Nicole Perlroth, Sheera Frenkel, and Scott Shane:
Facebook’s chief information security officer, Alex Stamos, will
leave the company after internal disagreements over how the social
network should deal with its role in spreading disinformation,
according to current and former employees briefed on the matter.
Mr. Stamos had been a strong advocate inside the company for
investigating and disclosing Russian activity on Facebook, often
to the consternation of other top executives, including Sheryl
Sandberg, the social network’s chief operating officer, according
to the current and former employees, who asked not to be
identified discussing internal matters.
That Sandberg and (presumably) Zuckerberg resisted investigating and disclosing everything they could about how the Russians took advantage of them says everything you need to know about them.
See also: Stamos wrote a series of tweets over the weekend regarding the Cambridge Analytica scandal, but deleted them.
Update, Tuesday 20 March: The Times’s report was expanded significantly late yesterday. This part is new, and I think incredibly damning:
Mr. Stamos first put together a group of engineers to scour
Facebook for Russian activity in June 2016, the month the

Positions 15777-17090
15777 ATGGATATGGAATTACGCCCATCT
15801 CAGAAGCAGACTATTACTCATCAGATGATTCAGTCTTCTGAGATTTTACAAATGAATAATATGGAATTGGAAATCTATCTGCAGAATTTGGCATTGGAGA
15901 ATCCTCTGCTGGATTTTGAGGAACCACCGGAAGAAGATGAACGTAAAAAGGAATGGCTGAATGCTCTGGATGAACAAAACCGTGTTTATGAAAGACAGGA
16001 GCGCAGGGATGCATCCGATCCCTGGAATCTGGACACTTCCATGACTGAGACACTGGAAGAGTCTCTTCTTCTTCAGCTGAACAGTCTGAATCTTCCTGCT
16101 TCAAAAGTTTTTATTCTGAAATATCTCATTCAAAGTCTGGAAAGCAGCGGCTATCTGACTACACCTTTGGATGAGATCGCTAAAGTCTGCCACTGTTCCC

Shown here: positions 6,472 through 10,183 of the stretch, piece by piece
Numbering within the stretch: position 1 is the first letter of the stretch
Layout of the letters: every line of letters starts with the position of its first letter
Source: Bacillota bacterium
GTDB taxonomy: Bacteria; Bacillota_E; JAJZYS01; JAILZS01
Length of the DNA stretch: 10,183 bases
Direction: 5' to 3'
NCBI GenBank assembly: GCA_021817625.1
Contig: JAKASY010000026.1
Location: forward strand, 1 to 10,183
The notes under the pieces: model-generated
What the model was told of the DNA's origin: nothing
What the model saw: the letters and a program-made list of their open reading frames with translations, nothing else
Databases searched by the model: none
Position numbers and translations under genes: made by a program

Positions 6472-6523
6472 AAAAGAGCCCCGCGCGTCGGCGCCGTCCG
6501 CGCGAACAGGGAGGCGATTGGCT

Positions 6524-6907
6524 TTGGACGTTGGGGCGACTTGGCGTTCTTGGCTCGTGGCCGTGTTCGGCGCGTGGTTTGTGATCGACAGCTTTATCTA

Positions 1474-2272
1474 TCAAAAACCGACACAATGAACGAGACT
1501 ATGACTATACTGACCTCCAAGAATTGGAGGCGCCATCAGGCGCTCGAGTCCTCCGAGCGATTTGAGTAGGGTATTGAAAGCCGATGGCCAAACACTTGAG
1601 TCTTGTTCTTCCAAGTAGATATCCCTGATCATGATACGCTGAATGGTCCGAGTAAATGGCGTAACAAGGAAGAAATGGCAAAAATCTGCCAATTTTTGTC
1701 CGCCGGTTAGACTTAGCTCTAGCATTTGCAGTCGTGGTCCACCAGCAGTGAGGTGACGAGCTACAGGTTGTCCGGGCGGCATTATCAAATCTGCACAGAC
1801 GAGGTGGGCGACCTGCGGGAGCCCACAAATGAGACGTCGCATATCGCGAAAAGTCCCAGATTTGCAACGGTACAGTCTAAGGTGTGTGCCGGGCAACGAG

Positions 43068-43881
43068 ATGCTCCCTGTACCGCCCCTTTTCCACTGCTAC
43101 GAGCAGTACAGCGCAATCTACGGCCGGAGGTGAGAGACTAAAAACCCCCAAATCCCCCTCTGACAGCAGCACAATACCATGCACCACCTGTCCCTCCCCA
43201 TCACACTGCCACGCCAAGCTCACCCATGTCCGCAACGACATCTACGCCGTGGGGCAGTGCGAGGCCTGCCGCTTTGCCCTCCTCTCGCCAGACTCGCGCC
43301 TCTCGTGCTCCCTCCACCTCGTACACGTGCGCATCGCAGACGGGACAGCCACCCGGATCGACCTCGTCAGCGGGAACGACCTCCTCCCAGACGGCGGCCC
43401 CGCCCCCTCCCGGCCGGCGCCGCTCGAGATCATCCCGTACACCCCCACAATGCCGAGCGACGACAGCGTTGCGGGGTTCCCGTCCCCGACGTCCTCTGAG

Democratic National Committee announced it had been attacked by
Russian hackers, the current and former employees said.
By November 2016, the team had uncovered evidence that Russian
operatives had aggressively pushed DNC leaks and propaganda on
Facebook. That same month, Mr. Zuckerberg publicly dismissed the
notion that fake news influenced the 2016 election, calling it a
“pretty crazy idea.”
So where by “pretty crazy idea” Zuckerberg meant “Yeah, we’ve determined that’s exactly what happened.”
Mr. Stamos pushed to disclose as much as possible, while others
including Elliot Schrage, Facebook’s vice president of
communications and policy, recommended not naming Russia without
more ironclad evidence, said the current and former employees.
A detailed memorandum Mr. Stamos wrote in early 2017 describing
Russian interference was scrubbed for mentions of Russia and
winnowed into a blog post last April that outlined, in
hypothetical terms, how Facebook could be manipulated by a foreign
adversary, they said. Russia was only referenced in a vague
So Facebook is forcing out Stamos, the one executive with the moral backbone to do the right thing in response to what they’d allowed to happen.
★ Monday, 19 March 2018